Expert says herd immunity is threatened by anti-vax movement

A vaccinologist says the number of Kiwi patients being treated for measles has reached approximately 65.

Helen Petousis-Harris told The AM Show on Wednesday the disease was one of the "most infectious known to man".

"If I was infectious and came to visit you today and any of you were susceptible in this room, you would probably get measles. The people coming for several hours afterwards would probably get measles too, if they're susceptible."

She said people with the disease usually don't show symptoms for around two weeks, in that time they are most likely to spread the disease on to others.

Measles can contribute to other health problems including brain damage and pneumonia, the most likely cause of death for youngsters who catch the virus.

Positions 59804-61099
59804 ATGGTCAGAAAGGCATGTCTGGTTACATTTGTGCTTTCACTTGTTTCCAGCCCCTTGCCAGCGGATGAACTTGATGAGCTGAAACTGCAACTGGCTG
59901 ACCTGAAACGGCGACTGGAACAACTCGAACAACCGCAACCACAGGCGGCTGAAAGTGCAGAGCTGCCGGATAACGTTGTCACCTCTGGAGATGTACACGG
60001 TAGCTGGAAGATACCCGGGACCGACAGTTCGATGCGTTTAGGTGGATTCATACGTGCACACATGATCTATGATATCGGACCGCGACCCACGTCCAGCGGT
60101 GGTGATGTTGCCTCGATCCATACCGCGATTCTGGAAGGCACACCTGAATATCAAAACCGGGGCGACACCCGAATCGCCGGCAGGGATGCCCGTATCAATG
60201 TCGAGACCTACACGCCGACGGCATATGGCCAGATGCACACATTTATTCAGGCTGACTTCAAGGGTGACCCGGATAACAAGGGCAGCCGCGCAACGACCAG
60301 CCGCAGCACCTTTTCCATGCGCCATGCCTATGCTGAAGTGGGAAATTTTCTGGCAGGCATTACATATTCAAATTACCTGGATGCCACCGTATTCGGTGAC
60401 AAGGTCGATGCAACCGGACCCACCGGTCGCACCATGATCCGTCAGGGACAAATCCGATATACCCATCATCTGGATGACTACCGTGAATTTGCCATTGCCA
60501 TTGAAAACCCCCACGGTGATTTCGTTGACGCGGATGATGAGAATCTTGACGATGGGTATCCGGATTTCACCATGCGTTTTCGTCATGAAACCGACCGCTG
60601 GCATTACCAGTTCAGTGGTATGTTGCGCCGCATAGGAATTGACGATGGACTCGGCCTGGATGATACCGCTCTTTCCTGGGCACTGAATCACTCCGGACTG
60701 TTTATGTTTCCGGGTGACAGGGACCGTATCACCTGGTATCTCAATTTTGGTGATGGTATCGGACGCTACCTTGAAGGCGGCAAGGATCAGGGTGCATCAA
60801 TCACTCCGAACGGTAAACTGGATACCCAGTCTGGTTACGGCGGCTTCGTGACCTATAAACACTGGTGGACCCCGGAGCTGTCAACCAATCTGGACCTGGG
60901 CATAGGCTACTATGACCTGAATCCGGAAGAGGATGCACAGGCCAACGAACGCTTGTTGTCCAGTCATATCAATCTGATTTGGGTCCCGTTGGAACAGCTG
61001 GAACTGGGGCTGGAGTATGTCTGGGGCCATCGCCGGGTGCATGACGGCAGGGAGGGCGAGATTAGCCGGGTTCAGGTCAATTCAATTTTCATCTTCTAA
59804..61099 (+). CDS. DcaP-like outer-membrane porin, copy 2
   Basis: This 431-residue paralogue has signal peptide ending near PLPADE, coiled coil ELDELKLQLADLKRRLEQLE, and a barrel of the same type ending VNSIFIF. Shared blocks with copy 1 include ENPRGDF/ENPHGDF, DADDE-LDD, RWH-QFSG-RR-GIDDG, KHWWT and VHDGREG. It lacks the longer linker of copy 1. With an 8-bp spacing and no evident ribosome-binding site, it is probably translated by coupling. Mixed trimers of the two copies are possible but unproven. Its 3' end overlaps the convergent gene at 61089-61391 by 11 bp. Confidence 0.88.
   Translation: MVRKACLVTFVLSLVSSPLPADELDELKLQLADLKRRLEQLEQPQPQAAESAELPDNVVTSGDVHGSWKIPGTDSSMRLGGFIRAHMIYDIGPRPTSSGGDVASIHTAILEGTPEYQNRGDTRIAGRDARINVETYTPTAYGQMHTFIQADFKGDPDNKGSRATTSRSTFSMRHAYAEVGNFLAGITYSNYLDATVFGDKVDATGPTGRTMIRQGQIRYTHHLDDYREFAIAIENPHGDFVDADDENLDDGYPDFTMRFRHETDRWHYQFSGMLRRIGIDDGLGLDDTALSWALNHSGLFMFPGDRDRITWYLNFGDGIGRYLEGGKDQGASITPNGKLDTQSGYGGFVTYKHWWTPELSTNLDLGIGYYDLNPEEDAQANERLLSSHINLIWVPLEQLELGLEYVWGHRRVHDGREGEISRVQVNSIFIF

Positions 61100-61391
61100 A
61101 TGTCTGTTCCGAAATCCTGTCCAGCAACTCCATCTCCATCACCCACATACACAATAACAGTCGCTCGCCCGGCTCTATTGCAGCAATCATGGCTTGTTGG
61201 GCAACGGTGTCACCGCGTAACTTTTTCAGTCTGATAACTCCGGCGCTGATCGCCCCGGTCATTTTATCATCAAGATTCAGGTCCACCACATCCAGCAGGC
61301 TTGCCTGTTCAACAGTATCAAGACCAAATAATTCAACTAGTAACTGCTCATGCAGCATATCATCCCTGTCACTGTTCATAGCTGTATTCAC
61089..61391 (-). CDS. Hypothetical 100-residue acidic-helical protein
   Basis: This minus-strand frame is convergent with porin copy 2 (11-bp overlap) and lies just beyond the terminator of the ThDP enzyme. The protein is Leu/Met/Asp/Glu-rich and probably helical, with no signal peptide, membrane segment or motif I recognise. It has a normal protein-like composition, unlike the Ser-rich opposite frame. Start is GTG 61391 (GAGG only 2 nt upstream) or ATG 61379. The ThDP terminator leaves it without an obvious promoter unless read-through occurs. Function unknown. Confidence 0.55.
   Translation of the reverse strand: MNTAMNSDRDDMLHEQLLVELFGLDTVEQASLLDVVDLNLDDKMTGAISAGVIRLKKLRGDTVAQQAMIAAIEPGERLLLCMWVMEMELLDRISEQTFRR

Ms Petousis-Harris said the current Canterbury outbreak could have come from the Philippines, where cases are high.

"Previous outbreaks have been traced to the Philippines, so it's a likely source.

Three years ago we were declared measles free, which means there were no cases sustained in New Zealand, they had to be imported."

She said there was huge concern over the movement of anti-vaxxers, who were contributing to the spread of the possibly deadly disease.

"Anyone who doesn't take the vaccine puts themselves and their child at risk of what is potentially a serious disease.

"Do you want to get your health information from the wife of a football player who spent a few hours on social media and Google or do you want to consult the last 200 years of scientific investigation and knowledge and the advice of entities like the World Health Organisation and your own GP?"

She said herd immunity works, but only if people join in.

"We have holes in our herd and measles are very good at finding those holes."


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